It is my belief that honesty is always the best policy. Given that, I am happy to pass along some recent news from the world of finance that helps to tilt things in your favor.
This past Friday, the long-awaited Department of Labor “fiduciary duty” rule finally sprang to life. Despite the Trump administration’s immediate executive order to delay the Obama-era rule (a move with the likely aim to later squash it entirely), the wait is over.
In a nutshell, essentially all financial advisers must now place your interests above their own.
While it may sound like a common sense requirement, you’d be surprised at how pitched the battle has been to impose a robust and uniform fiduciary duty standard across the entire investment industry.
As a result of the new rule, all advisers who choose to provide advice on retirement plans, such as 401(k) accounts and, more expansively, all IRA accounts, now legally owe their clients a duty of good faith, honesty and trustworthy conduct.
It should be noted that this fiduciary duty certainly isn’t new to all types of financial advisers. Registered investment advisers who are strictly compensated on a fee-only basis have always operated as legal fiduciaries to their clients.
However, for professionals who sell financial products on a commissioned basis, such as annuities, insurance or some mutual funds, the new code of conduct now applies. Life just got a big tougher for them and a bit easier for the public.
As a key part of this new, uniform fiduciary duty rule, financial professionals must now operate by what’s known as an “Impartial Conduct Standard.” This standard has three parts that deserve mention.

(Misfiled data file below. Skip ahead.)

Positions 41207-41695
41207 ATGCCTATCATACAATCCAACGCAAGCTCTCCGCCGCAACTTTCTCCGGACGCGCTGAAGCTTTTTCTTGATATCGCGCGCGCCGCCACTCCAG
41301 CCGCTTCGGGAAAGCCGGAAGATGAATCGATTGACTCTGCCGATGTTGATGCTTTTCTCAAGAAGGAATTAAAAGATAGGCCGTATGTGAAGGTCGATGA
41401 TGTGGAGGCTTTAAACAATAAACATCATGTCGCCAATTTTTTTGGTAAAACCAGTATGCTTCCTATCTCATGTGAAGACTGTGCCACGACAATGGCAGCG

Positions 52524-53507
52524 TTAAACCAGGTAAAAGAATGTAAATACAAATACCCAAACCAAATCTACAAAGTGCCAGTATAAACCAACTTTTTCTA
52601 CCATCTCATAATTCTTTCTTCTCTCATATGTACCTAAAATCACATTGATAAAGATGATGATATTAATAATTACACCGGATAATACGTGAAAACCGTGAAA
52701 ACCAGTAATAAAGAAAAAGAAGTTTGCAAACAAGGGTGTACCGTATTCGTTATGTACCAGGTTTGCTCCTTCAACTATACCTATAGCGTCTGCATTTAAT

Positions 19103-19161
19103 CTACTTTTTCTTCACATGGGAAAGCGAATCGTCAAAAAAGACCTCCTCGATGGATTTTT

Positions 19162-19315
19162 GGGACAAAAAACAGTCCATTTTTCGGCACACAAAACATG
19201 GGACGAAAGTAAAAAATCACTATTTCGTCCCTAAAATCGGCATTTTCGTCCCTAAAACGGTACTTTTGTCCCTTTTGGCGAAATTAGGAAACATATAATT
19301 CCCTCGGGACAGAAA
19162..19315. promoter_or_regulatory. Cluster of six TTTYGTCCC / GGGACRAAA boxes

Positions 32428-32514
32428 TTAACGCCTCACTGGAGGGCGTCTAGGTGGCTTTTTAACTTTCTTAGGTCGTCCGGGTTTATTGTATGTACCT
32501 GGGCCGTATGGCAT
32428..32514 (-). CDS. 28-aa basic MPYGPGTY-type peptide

First, financial advisers must now provide advice that reflects their clients’ personal circumstances, is prudent in its implementation and consistently reflects their underlying duty of loyalty to their clients. As part of their duty of loyalty, any advice they provide must also openly disclose any professional conflicts of interest that might exist.
Next, advisers must receive no more than “reasonable compensation” for the services they provide. Despite the clearly subjective nature of the word, reasonable, in my opinion its inclusion helps to impose a healthy gut-check on overall fee levels in our industry. This is a very good development, especially in a relationship where technical knowledge is so clearly in the hands of the professional.
Finally, to fulfill their duty, financial advisers must also avoid making misleading statements to their clients. While this is obviously a base-level expectation of all clients, it spotlights honesty as the cornerstone of any client-adviser relationship. After all, acting with professional integrity is essentially what it means to have a fiduciary duty.
Unsurprisingly, it likely took many hundreds of pages of government rule-making to codify what we’ve always known; honesty is the best policy. Nevertheless, I am quite pleased it is now the law of the land for many more financial professionals. The public will be better served as a result.
Note: This post was originally published on Frontstreetfoundation.org